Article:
Kent Island has a rich history. For centuries it was used by indigenous groups to hunt seals. The first European to settle the island was John Kent in the late 1700s.

Keith Ingersoll's book, Wings Over the Sea, details the founding of the Bowdoin Scientific Station in 1934, while Frank Graham's Natural History article (available on this site) gives an abridged version. Perhaps the most personal history comes from correspondence between the Bowdoin Scientific Station's first caretaker, Ernest Joy, and Bob Cunningham, who began his studies in meteorology at Kent Island as a teenager in the late 1930s. Some of those letters are available on this site; the full set, in Ernest's hand, are available through the Grand Manan Museum.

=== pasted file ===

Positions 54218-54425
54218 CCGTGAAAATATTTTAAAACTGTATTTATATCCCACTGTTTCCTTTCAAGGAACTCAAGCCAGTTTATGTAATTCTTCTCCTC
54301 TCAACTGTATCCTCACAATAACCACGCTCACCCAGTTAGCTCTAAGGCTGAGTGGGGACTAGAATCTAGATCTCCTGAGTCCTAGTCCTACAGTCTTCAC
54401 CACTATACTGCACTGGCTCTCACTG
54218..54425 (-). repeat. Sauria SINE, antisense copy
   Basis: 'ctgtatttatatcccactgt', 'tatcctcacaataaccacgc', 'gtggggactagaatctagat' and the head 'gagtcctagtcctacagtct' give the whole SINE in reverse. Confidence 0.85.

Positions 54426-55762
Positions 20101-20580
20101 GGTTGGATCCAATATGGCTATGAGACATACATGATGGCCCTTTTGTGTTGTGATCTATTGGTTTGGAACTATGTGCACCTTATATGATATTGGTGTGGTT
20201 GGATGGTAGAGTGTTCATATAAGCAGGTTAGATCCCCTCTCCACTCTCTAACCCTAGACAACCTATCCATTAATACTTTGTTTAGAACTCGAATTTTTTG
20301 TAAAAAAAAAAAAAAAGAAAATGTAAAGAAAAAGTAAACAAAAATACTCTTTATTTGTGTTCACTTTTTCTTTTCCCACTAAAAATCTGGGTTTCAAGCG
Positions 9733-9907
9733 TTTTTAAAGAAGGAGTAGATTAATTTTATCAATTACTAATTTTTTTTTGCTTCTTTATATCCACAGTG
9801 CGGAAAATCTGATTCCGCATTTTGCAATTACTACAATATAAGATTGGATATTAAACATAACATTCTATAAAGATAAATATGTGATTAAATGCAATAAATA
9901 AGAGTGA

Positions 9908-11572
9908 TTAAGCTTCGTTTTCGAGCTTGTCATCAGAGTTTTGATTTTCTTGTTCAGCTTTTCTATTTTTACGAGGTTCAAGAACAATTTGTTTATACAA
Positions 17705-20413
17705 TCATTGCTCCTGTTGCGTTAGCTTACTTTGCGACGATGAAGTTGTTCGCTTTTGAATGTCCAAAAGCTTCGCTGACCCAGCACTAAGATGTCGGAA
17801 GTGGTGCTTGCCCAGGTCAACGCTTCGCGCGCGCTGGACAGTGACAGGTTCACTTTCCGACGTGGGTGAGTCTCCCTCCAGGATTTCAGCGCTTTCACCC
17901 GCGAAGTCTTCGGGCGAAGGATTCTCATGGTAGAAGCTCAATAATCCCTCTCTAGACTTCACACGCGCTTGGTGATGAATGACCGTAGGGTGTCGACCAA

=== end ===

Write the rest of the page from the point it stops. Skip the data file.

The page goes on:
Kent Island’s history is, of course, inextricably linked to the history of Grand Manan. In 2015, a Bates College student, Kate McNally, spent the summer on Grand Manan exploring and chronicling the island’s past, culminating in the book Forethought and Labor: Oral Histories from the Island of Grand Manan. Other good reads are Grand Manan, by Eric Allaby, and Tides of Change on Grand Manan Island: Culture and Belonging in a Fishing Community, by Joan Marshall. Lastly, Peter Cunningham, son of famous Kent Island meteorologist Bob Cunningham, has organized some of his amazing photography into a book of stories about Grand Manan called Fogseekers: Dwelling in the Heart of Not Knowing.

History of Kent Island